• Divide that figure by 4%, and you’ll get your target retirement number: $1,500,000. (Or, just multiply by 25).
  • You *should* be able to withdraw 4% from the portfolio for the next 25 years. There should be even more money leftover assuming the initial capital was invested in a portfolio of at least 50% stocks.

Other than assuming stock market & bond returns (which can fluctuate a lot), the 4% rule does not account for taxes. Physician on Fire blogs that after accounting for taxes, he actually needs to multiply his original nest egg number by 33. In our example, that’d be $1,980,000 instead of $1.5m.

You can try this savings withdrawal calculator to fine tune your situation.

When it comes to personal finance, question anything that’s labeled a “rule” – it’s more likely that it’s a framework to make an educated case, rather than a catch all that applies to every individual situation.

🍳 Cooking: the most underrated financial skill

For those who think cooking is a “fancy skill,” it helps to reframe it as a “financial skill.” Here are some mindset shifts if you want to unlock this skill as a money-saving skill:

Variety of meals matter less than you think
When I was eating out more I looked at my monthly statements and saw the same places pop up over and over again: Chipotle and In-and-Out. I realized my palette wasn’t fancy (read: basic). I only needed to how to cook a few meals I like to eat repeatedly.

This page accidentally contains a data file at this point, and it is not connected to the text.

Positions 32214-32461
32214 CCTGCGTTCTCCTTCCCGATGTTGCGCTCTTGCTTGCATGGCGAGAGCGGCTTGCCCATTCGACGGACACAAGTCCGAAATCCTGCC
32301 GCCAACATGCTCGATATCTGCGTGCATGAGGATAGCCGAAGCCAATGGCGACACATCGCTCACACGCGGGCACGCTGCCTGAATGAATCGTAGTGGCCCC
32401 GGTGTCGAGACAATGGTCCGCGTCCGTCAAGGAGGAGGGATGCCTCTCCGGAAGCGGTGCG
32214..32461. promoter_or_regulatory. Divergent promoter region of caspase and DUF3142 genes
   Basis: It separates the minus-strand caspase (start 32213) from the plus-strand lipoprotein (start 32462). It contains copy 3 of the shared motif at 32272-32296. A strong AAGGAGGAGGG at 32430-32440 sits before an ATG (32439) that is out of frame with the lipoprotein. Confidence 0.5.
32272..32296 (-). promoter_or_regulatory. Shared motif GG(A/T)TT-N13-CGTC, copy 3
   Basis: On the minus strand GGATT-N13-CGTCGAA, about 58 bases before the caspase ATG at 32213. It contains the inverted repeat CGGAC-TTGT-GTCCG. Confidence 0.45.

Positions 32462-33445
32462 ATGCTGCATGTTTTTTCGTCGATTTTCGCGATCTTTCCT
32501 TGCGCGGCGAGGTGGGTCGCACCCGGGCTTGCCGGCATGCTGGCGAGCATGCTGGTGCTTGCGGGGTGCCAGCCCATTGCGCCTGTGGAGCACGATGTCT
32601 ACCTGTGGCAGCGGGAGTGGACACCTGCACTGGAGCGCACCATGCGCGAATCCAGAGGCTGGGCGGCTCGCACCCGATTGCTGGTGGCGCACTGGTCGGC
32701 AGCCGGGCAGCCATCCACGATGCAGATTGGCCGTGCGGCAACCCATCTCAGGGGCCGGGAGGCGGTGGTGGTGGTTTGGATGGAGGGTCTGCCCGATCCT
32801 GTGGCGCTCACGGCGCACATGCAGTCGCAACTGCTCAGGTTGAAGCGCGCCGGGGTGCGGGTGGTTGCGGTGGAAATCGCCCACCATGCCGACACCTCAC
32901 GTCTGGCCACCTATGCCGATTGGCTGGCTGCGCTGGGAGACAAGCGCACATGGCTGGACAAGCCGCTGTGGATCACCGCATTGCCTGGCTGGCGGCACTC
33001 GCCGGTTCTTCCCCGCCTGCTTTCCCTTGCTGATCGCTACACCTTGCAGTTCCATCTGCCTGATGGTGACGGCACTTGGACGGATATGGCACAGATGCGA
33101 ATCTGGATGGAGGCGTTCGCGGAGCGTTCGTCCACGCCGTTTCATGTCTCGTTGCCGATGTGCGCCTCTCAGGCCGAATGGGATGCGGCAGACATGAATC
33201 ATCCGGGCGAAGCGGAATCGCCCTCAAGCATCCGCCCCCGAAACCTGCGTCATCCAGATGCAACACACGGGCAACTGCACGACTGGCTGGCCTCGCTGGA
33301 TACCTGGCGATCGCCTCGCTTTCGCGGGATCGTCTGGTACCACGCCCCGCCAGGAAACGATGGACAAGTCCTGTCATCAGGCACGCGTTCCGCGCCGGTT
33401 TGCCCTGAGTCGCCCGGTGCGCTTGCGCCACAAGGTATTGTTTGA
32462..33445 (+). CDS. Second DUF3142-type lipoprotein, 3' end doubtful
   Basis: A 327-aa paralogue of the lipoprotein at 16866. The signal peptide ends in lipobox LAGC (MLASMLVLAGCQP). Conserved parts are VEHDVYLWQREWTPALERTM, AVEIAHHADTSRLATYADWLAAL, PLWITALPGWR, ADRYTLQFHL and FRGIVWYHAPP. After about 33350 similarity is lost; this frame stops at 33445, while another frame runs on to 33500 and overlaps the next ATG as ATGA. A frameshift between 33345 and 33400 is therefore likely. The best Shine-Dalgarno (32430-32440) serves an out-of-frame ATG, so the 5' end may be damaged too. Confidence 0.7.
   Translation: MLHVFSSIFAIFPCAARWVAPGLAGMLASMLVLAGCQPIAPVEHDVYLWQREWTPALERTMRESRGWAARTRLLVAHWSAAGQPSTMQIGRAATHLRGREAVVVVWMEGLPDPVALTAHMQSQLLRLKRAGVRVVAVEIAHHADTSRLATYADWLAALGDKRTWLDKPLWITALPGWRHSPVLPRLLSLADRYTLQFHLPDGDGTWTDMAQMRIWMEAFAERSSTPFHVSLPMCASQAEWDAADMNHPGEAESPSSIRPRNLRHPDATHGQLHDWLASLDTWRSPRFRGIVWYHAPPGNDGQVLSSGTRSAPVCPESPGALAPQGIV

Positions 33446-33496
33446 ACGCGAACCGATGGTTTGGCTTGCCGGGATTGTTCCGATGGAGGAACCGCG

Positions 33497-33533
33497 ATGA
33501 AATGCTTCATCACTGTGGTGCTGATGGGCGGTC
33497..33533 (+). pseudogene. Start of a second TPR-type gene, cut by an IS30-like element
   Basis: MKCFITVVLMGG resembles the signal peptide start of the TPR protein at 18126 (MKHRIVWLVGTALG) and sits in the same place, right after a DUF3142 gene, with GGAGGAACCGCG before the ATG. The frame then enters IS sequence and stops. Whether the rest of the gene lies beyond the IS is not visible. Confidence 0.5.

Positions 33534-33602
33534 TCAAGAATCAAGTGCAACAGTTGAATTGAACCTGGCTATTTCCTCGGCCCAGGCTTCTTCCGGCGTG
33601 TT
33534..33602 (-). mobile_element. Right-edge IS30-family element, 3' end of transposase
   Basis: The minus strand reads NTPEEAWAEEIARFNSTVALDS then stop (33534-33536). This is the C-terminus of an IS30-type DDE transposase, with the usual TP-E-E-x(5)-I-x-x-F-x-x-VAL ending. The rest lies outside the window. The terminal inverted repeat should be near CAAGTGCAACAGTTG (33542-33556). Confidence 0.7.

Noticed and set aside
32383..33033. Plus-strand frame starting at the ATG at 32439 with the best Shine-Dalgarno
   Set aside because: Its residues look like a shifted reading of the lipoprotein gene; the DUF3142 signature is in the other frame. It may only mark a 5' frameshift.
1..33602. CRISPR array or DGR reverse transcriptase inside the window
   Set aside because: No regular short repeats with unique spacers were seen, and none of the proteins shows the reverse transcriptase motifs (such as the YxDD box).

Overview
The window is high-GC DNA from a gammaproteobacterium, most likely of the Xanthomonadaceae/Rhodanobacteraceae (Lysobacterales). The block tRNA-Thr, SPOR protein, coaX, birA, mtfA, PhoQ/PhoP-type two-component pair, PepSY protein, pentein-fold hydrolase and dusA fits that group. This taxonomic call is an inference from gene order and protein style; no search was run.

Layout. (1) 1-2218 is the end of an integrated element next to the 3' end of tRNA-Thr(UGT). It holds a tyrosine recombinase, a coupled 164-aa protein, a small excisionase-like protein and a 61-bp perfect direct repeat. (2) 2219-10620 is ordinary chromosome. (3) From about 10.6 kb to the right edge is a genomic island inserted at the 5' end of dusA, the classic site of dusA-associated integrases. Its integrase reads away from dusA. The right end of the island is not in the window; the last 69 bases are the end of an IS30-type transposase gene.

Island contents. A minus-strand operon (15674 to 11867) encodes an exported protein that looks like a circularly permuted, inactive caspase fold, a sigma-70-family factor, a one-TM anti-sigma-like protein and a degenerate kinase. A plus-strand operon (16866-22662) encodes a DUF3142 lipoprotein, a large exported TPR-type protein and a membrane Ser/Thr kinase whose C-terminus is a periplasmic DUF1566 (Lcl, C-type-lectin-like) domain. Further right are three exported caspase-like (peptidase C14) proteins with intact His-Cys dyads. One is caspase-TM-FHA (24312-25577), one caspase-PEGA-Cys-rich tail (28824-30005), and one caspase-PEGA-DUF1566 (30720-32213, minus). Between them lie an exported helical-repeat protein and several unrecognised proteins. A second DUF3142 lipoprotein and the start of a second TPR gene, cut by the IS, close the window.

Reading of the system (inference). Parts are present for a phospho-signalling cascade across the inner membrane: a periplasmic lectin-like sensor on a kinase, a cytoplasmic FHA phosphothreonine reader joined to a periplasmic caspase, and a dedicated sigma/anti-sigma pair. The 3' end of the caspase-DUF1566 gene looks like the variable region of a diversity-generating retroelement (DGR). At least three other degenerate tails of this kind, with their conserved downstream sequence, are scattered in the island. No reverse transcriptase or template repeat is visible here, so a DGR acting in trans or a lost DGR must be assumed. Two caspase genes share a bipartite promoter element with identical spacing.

You don’t have to be a great cook
Twice a day, I stir fry veggies and protein. Not impressive at all, but it’s delicious, healthy and takes me 15 minutes. When the time it takes you to go from ingredients to meal takes less time than a DoorDash order, you’ll be incentivized to cook more.

It’s also easier to establish a healthy diet when you know what goes into your meals.

Like these tips? I included 1 more mindset shift in this visual essay.

💼 Where to invest when you have a little versus a lot

Imagine that a broke college kid has $1000 in his bank account. He might be drawn to the quick riches of meme stocks. But I’d rather advise him to look other investments with higher ROI that he can control.

Maybe this person is interested in web design and can pay for a course and new software instead. That can lead to freelance opportunities or money making opportunities that make even great stock returns look pitiful. A 50% return on $1000 in the stock market is nothing compared to potentially making thousands more from income-generating skills. 

That line of thinking has lead me to this distinction:

  • Low capital: invest in yourself like training, equipment, and career advancement
  • High capital: invest in other people through stocks, crypto, and other forms of leverage.

Investing in other people broadly means putting your money in efforts created by other people – stocks are levers for other people’s time.

Obviously, these are not mutually exclusive. Investing is easier and more attractive than ever, and drawing in the youths.

While I think it’s great to start investing early (I wish I did), I wonder – if starting capital isn’t high, it’s worth looking beyond stocks to other life investments.

See the full essay here.


Random: “Men, what is it about sundresses that you like so much?” Watch this hilarious response